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nosweargamer

The 4 Worst Pack-In Games

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I haven't watched your video yet, but here's how I'd go:

  1. Super Breakout - Atari 5200.  This game was old and tired years before the 5200 came out.
  2. Any system that didn't come with a pack in game.  This was a terrible trend.
  3. Keith Courage - TurboGrafx 16.  I went and tried this one in emulation when Justin told me it was terrible....and it was terrible.  Just a very tired and boring platformer.
  4. Las Vegas Poker and Blackjack - Intellivision.  The game is good, but it's a boring choice for a pack-in game.

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Another cool video, NSG.  Super Breakout was about as poor a choice as Atari could have made for the 5200, IMO.  To offer any breakout-type game without a paddle/spinner of some kind to play it with is already asking for trouble, before you even get to the quality and enjoyability of it.

 

Getting back to Mt. Rushmore for a minute -- would you consider Minestorm a pack-in game?  It's obviously not featured on a standalone cartridge, but being built-in on the Vectrex and coming with an overlay, I think it qualifies... what do you say?

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My top 4 worst:

 

1. Pac-Man in the later 2600s: A game so bad they resorted to giving it away free with their consoles.

2. Super Breakout for the 5200: For the same reason as Rick mentioned. I mean come on Atari, nobody wanted more Breakout.

3. Mario's Tennis for the Virtual Boy: While not bad, per sé, I think it was probably a rather lackluster pack-in title for North America.

4. Altered Beast for the Genesis: Thank God Sega of America wised up and switched this for Sonic the Hedgehog. Altered Beast is fine enough, in short bursts, but good Lord, it has not really aged all that well. I consider it vastly subpar to what could be found on the SNES, so the decision to go with Sonic instead was brilliant in the long run.

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I am going to have to make one disagreement on one game...Super Breakout.  Yea...it didn't show off the system's true abilities as far as graphics and sounds were concerned but it was the only game at the time to support the four controller ports on the console.  I fell the mistake Atari made with this pack-in game was not including all four controllers with the system.  And...while Keith Courage was not a system seller it was not too bad.  It moved too slow for me and really didn't make any sense but having that game with the system is better than no game at all.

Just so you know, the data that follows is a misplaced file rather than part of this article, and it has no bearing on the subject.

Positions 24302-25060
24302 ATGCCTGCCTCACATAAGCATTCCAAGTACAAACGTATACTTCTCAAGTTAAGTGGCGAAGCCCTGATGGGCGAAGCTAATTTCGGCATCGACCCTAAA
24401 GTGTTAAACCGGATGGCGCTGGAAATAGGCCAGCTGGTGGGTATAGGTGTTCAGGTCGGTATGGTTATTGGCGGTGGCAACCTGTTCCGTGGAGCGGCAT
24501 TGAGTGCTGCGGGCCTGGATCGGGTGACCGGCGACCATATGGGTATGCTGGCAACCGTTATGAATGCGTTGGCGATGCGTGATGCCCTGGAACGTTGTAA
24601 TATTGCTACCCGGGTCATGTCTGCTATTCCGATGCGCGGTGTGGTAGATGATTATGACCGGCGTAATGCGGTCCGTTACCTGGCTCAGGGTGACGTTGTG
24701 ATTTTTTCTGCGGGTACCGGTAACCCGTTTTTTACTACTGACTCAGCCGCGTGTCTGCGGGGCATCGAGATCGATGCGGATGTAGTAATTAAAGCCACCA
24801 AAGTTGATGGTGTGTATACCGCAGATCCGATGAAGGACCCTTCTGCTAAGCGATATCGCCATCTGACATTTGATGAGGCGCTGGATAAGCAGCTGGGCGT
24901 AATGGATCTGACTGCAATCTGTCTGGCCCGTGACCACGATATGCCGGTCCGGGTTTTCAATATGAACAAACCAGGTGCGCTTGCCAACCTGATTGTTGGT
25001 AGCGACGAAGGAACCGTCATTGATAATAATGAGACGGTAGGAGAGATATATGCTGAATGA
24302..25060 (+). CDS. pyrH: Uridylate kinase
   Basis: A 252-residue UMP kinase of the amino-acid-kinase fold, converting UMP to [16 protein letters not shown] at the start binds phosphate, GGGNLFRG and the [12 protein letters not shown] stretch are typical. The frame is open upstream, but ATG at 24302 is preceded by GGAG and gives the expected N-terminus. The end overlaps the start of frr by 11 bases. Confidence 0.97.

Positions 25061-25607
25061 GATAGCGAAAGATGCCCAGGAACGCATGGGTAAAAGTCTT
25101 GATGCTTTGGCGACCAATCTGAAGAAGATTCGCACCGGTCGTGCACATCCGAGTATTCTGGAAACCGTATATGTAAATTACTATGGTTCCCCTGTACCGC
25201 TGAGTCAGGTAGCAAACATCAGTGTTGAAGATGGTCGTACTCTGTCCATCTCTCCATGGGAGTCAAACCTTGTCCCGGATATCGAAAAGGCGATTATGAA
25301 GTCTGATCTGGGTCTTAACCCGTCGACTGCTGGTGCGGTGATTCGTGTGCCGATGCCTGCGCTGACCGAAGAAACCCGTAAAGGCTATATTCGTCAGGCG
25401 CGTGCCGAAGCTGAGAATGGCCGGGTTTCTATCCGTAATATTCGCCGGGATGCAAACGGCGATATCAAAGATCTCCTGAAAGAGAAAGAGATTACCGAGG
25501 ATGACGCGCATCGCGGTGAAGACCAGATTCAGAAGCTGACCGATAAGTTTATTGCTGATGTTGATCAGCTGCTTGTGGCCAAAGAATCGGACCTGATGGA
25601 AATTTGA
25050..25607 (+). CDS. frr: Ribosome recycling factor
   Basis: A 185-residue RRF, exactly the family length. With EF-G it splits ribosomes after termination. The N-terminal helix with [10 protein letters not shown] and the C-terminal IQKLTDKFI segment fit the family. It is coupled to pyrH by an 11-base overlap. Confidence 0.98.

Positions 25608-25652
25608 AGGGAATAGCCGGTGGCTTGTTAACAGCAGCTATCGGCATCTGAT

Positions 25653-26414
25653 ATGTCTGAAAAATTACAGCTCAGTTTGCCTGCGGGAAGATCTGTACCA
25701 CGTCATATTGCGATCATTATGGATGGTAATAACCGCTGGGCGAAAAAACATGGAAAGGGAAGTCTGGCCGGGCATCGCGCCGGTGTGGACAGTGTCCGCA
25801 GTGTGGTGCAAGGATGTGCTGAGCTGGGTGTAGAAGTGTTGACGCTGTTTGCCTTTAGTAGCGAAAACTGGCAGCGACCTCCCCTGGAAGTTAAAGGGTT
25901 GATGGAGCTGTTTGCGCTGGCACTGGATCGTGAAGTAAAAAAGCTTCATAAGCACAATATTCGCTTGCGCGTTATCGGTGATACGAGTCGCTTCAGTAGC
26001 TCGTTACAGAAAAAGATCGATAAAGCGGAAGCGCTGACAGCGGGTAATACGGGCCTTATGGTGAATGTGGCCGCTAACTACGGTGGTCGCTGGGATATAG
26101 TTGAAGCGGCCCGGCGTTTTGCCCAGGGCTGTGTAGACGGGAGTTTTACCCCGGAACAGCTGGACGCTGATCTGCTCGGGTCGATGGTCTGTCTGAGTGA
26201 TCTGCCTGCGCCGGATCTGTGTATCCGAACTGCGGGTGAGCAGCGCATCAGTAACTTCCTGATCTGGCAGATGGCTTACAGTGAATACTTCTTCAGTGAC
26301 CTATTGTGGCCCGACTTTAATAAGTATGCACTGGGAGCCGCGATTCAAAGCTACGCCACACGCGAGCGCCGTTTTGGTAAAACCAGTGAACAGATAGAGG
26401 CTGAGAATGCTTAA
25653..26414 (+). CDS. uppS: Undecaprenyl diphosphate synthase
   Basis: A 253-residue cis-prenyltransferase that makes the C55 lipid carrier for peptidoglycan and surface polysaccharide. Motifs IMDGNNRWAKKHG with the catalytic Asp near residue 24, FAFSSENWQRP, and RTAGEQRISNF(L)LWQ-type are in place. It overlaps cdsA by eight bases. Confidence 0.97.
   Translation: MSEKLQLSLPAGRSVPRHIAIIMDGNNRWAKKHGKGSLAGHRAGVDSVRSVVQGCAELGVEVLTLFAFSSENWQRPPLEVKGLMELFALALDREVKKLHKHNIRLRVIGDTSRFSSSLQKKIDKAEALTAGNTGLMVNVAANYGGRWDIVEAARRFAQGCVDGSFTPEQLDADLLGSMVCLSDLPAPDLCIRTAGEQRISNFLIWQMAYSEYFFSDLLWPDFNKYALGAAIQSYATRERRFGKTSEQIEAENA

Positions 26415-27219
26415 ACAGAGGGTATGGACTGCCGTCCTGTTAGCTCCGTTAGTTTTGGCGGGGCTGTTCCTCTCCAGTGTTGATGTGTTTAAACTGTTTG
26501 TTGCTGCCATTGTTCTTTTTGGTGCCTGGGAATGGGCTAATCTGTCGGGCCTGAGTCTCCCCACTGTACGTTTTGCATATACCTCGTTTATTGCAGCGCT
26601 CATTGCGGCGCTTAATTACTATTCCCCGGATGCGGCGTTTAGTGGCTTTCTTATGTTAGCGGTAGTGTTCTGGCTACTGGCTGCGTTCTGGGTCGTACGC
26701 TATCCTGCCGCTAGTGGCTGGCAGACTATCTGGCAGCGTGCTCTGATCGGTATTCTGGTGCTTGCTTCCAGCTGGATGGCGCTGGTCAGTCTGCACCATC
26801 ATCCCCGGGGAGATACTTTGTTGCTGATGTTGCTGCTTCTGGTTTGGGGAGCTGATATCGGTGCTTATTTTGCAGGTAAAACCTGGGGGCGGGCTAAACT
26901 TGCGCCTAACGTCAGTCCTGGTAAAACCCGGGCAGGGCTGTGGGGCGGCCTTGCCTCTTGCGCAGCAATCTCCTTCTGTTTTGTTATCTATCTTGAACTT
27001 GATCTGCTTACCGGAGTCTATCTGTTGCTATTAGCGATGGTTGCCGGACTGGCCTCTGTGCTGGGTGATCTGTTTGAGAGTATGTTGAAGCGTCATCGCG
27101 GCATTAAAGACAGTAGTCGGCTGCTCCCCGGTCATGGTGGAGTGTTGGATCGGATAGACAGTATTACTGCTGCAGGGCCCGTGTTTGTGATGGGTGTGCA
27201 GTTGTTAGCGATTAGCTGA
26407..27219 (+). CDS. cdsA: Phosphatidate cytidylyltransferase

Let's see...four worst pack-in games...

 

1.  Gyromite - While the system was a huge success practically overnight the inclusion of the robot was cool.  But those that got the Deluxe Set were left out in the cold when others got the more basic set that came with Nintendo's smash hit Super Mario Bros.  While I was stuck playing Duck Hunt because I had no interest in the robot my friends were getting to play Super Mario when I couldn't.  At the time, finding that game by itself was a nightmare as it was selling faster than I could get one.  I would purposely use the second controller to play Game B and would get so bored that I would purposely squish my character to break the monotony.

 

2.  Solitaire - I found a Game.Com on clearance at Wal-Mart many moons ago.  To my surprise it did not come with a game cartridge.  Instead mine came with Soltaire.  After trying Sonic and Duke Nukem 3D on the system I have to say that Solitaire played better but it didn't make me want to play the system.  In all honesty I probably played the system only a few times.  Mine was the transparent pink one.

 

3.  Altered Beast - While not a bad game in its own right packing it in with a next-gen console didn't make much sense to me.  Then again I already had a Master System and Altered Beast for the SMS.  When placed side by side the two were hard to tell apart.  I wasn't much of a fan of the game anyway.  Only when Sonic came out, and became the pack-in game for the Genesis, did I get to see the real difference between the two consoles.

 

4.  Safari Hunt - Again, not really a bad game but compared to Duck Hunt it seemed a bit below expectations.  In Duck Hunt you only had to worry about two objects at a time...either a duck or a clay pigeon.  In Safari Hunt I felt there was too much to shoot at and the gun at times didn't feel right compared to the NES' Zapper.  One of the two SMS systems I got for Christmas the same year came with Great Football which I found better than Safari Hunt. 

 

Those would be my picks.  I guess I never will see Super Breakout as a bad pack-in game because that was what I woke up to as child who just got an Atari...and spending hours on it before parents woke up are what got me started in the hobby of video games.  If it wasn't for that I might not have been into video games as much as I am now.  So I owe a lot to my Mother, the 5200, and Super Breakout for getting me started.